Q: Is “low temperature pasteurized” milk as safe to drink as regular pasteurized milk? Is it more healthful?
A: Low temperature pasteurization, also called vat or batch pasteurization, is one of several acceptable ways to pasteurize milk, a process used to kill harmful pathogens. It’s clearly a safer choice than raw (unpasteurized) milk, which has been the source of numerous outbreaks of foodborne illness over the years.
In regular pasteurization—the standard method used by large dairy operations—milk is heated to high temperature for a short time (161°F for 15 seconds). In vat pasteurization, milk is heated in small batches to a lower temperature for a longer time (145°F for 30 minutes) and then rapidly cooled. Flavor is better preserved, and usually the milk is not homogenized, so that a layer of cream coats the top.
In the early years of pasteurization, vat pasteurization was the norm. It has become somewhat trendy again as more small dairy processors are using it to appeal to shoppers seeking milk that is more “farm-fresh,” including those who might ordinarily go for raw milk but can’t get it due to restrictions on its sale.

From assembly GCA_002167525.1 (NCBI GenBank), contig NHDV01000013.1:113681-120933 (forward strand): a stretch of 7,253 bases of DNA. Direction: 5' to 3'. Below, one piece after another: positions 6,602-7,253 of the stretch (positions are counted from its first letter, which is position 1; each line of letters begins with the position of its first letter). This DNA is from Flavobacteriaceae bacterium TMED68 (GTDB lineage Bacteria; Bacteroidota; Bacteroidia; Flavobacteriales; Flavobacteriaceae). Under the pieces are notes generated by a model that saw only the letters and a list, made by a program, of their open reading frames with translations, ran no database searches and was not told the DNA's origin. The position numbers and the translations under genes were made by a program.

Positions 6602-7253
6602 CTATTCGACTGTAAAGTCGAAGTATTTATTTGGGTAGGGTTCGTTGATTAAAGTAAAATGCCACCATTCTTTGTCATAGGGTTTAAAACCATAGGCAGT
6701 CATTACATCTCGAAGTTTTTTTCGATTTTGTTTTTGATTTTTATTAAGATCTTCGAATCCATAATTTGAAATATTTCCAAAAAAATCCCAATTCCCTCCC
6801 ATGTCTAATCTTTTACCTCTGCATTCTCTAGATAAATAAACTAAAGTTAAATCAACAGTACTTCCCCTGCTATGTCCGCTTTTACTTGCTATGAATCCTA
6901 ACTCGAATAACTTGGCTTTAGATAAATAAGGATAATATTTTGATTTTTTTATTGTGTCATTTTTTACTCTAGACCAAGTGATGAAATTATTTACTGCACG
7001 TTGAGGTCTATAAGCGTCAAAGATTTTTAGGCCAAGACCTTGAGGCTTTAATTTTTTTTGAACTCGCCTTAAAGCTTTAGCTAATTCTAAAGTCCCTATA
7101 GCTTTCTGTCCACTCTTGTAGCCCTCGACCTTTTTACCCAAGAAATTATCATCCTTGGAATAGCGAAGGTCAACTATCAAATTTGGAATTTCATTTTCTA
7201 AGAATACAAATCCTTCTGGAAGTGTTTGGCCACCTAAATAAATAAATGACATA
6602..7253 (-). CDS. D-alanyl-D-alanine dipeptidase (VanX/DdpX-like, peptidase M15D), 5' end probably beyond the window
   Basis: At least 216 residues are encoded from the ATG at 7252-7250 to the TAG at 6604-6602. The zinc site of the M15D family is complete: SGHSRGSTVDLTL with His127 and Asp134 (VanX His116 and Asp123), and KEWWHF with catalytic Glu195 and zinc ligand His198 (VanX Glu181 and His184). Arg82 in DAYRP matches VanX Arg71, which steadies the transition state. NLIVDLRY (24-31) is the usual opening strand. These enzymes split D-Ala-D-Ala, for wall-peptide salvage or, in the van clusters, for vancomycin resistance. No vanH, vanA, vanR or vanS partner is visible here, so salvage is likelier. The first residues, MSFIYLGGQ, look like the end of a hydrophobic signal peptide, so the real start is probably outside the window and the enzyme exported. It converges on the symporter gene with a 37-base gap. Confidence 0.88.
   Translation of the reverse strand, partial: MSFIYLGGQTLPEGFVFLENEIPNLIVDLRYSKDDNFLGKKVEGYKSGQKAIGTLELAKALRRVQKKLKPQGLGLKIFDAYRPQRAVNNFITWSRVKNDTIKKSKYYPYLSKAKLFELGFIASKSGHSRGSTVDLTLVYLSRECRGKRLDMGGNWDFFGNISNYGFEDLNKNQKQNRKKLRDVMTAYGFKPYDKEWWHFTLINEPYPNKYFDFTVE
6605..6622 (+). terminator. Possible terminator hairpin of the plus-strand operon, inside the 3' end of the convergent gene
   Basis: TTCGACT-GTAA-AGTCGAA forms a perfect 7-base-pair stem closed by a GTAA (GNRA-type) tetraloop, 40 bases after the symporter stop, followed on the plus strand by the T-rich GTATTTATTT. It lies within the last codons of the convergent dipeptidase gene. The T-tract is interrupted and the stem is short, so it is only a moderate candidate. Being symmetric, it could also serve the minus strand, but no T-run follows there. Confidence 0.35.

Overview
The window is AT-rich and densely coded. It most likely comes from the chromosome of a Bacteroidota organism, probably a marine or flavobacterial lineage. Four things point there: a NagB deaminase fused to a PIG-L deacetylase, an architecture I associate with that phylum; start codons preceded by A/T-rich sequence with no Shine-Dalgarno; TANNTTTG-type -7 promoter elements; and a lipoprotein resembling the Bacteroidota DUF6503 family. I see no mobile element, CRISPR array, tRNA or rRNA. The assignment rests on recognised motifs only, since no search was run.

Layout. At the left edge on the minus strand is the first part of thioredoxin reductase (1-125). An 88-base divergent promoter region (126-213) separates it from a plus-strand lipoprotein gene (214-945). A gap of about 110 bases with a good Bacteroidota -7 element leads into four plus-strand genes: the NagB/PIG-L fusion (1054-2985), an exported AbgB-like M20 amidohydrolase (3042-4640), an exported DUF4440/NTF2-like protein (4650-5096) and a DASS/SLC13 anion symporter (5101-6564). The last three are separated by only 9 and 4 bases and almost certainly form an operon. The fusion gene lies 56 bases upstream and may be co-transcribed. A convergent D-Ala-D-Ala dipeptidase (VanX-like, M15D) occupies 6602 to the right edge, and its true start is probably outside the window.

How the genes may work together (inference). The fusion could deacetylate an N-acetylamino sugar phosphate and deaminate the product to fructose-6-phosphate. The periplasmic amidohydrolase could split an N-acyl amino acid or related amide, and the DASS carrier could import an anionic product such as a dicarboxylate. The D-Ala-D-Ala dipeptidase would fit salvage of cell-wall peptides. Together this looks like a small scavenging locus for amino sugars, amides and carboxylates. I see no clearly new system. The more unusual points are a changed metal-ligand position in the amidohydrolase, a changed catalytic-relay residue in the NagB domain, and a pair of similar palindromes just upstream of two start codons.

Proponents of vat-pasteurized milk tout it as a healthier choice than regular pasteurized milk because the processing is “gentler” and thus preserves more potentially beneficial substances. It’s true that heat can damage some proteins and other substances in milk. But according to Purdue University Cooperative Extension Service, some milk proteins (including whey and casein) and bovine lactoferrin (which has antibacterial properties) are heat-stable and thus not affected by pasteurization. And any nutrient losses from any pasteurization, whether high-heat or low-heat, are negligible.
Buy vat-pasteurized milk if you like the way it tastes and don’t mind paying extra for it. Available at some health food stores and farmers’ markets, the milk is also often local and organic and from pasture-raised cows. Don’t count on it, though, to have added health benefits compared to regular pasteurized milk.